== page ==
Shiba Inu crashes and Dogecoin slides. What’s happening with the ‘dog coins’?

Analysts believe cryptos with real-world use cases will have the best staying power. Here’s what they had to say

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Shiba Inu dog lying on the floor.

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Shiba Inu (CRYPTO: SHIB) is having a rotten day.

The dog-themed token, which was a rising crypto star in October, is down 21.0% over the past 24 hours, currently trading for .0047 US cents.

The original Shiba Inu-themed crypto, Dogecoin (CRYPTO: DOGE), is also in the red over the last 24 hours, but down a more moderate 2.5%, according to data from CoinMarketCap.

Shiba Inu, created in August 2020 and verified on the Ethereum blockchain, calls itself “the Dogecoin killer” on its website. And last month it looked to be living up to that claim.

Shiba Inu gained 552% in October. Dogecoin, meanwhile, gained 40%. Not quite “killed”, but certainly outperformed.

What’s driving the Shiba Inu selloff?

The big Shiba Inu price crash looks to be spurred by fears that a crypto “whale” could be positioning themselves to sell some or all of their billions of dollars worth of holdings of the token.

Crypto investors could be spooked after news emerged that the whale is shifting the tokens into different wallets.

According to Tom Robinson, co-founder of blockchain analytics firm Elliptic (quoted by Bloomberg):

It looks like there were four transactions out of that account yesterday [Tuesday], each sending $695 million of SHIB to a different account – so a total of $2.78 billion. Whoever it is purchased the SHIB on Uniswap about a year ago, for not very much.

So why is it so hard to track who owns and is moving some US$2.8 billion (AU$3.7 billion) worth of Shiba Inu tokens around in a day?

Crypto investor Aaron Brown, writing for Bloomberg Opinion, explained:

Legitimate crypto is fully transparent about transactions, code and other matters — but is usually opaque about matching transactions to individuals. This is the opposite of the banking system, which is opaque about everything except personal identification.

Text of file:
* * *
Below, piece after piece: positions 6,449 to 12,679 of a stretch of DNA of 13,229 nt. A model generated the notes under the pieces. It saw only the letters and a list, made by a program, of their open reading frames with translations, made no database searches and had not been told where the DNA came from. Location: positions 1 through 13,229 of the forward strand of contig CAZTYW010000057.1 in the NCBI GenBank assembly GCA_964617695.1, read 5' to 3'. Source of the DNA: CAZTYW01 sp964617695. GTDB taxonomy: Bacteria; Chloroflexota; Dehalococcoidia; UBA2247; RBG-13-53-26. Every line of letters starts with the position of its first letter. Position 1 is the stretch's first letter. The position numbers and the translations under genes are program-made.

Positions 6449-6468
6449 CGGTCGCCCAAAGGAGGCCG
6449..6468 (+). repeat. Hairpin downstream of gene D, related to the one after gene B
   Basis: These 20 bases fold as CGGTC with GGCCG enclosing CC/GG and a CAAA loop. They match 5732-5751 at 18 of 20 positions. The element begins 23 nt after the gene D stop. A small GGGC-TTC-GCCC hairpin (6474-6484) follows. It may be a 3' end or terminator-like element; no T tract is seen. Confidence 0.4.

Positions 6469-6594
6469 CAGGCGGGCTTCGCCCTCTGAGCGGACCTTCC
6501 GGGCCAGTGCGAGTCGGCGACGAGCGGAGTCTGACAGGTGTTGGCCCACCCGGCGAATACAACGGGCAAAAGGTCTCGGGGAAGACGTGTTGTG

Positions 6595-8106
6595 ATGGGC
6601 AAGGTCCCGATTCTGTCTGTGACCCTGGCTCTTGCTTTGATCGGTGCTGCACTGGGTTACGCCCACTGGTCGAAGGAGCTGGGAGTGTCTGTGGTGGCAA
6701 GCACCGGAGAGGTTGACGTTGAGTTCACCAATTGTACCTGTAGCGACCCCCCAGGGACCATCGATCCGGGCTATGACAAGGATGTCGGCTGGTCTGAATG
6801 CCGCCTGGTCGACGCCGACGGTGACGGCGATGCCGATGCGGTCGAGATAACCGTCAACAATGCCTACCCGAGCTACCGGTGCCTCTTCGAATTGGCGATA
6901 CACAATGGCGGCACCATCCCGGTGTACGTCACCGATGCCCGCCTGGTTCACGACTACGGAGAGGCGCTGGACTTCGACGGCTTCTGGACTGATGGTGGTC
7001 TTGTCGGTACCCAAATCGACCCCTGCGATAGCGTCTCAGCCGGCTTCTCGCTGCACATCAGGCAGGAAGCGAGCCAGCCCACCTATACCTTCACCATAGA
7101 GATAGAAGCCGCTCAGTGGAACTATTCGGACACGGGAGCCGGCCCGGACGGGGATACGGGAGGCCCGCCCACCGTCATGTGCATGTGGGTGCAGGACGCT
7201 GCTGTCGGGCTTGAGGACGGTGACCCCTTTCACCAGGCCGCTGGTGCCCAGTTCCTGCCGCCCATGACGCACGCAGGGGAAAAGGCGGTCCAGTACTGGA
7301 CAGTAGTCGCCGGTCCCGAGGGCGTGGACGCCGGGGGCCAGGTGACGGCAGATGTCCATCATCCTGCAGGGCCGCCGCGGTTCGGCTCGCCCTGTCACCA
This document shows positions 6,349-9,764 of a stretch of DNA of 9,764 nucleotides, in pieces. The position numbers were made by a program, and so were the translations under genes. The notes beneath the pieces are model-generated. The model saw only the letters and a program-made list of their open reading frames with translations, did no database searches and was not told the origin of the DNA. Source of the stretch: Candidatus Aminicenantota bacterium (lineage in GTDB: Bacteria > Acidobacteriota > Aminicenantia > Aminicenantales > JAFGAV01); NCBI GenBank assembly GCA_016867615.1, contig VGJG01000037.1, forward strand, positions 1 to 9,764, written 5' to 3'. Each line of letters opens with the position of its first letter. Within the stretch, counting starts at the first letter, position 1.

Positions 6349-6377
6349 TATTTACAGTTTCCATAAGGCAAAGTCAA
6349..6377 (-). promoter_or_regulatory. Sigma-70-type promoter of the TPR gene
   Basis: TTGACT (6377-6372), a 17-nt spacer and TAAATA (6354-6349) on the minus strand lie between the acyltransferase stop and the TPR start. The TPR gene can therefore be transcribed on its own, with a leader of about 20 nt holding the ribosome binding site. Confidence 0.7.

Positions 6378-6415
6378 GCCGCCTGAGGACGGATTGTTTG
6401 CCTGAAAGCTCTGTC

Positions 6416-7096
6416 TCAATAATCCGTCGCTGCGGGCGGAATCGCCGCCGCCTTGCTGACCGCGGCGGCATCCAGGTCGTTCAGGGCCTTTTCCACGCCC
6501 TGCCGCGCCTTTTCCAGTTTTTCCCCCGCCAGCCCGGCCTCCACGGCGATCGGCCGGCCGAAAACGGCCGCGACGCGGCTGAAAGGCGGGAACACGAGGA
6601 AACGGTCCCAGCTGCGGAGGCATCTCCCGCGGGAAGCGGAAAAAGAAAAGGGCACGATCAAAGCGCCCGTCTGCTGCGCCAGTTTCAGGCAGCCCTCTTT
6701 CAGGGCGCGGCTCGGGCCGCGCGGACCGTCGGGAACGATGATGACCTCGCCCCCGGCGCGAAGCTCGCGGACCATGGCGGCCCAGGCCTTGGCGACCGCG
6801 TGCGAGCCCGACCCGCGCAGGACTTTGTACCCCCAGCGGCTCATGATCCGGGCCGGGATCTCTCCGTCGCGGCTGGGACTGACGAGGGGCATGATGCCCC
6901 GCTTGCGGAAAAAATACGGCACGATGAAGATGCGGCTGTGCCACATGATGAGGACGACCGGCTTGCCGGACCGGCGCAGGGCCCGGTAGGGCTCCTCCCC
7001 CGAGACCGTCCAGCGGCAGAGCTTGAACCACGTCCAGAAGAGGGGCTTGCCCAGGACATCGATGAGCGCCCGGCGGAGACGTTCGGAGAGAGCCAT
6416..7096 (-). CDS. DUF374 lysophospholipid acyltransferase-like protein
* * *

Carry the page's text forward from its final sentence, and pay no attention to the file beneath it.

Wild speculation among retail investors is also likely stoking the rapid losses for the self-proclaimed Dogecoin killer.

Global multi-asset investment platform eToro’s market analyst Josh Gilbert told the Motley Fool, “As these crypto assets have limited use cases, we often see investors not wanting to hold them for the long term, but instead move capital into more significant investments with robust use cases such as Bitcoin (CRYPTO: BTC) or Ethereum (CRYTPO: ETH).”

Gilbert added: “Although Shiba Inu and Dogecoin have grown in popularity and still have some use cases, they lack the long-term benefits that other crypto assets offer.”

Why have these ‘dog coins’ soared in value recently?

“Both these crypto assets have two characteristics in common, and that’s their communities,” Gilbert told the Motley Fool.

“They have loyal, vocal, and committed community members that help attract new investors and new platforms to list these tokens.”

Then there’s the power of social media, a driving force behind the crypto retail army.

According to Gilbert:

Although both Dogecoin and Shiba Inu have some use cases and utility, the main reason for their growth comes down to the number of consumers trading these crypto assets. It’s the power of the people, and we are seeing this drive the performance of these crypto assets. For example, Shiba Inu has over 1.7 million followers on Twitter and Dogecoin has around 2.4 million.

“On top of this,” Gilbert said, “you also have influencers with large followings that attract even more trading volume. The biggest of them all would be billionaire Elon Musk, with his Shiba Inu puppy and his vocal support of Dogecoin.”

Bloomberg Intelligence analyst Mike McGlone said: “Shiba Inu presents a unique blend of exploitation, good marketing, ESG, supply versus demand economics and gambling on an unprecedented 24/7 global scale, and faces reversion worthy of its parabolic rise.”

Gilbert agreed that once some juicy gains are on the table, the selling frenzy may start:

Retail investors are driving the gains, and when we see prices gain 50%, 100%, and 150% in a few days, it attracts other retail investors to these crypto assets. Once the price drives higher, investors will begin to take profits, mainly when it reaches new highs. This, in turn, causes volatility.

We’ll wrap up with this cautionary note on ‘meme coins’ from Aaron Brown:

Legitimate crypto has a solid underlying economic case, its value does not depend heavily on who holds how much of it. But for crypto with no underlying economics – whose value is determined only by speculation – concentrated ownership suggests a rigged game.

The Motley Fool Australia’s parent company Motley Fool Holdings Inc. owns shares of and has recommended Bitcoin and Ethereum. The Motley Fool Australia has no position in any of the stocks mentioned. The Motley Fool has a disclosure policy. This article contains general investment advice only (under AFSL 400691). Authorised by Bruce Jackson.

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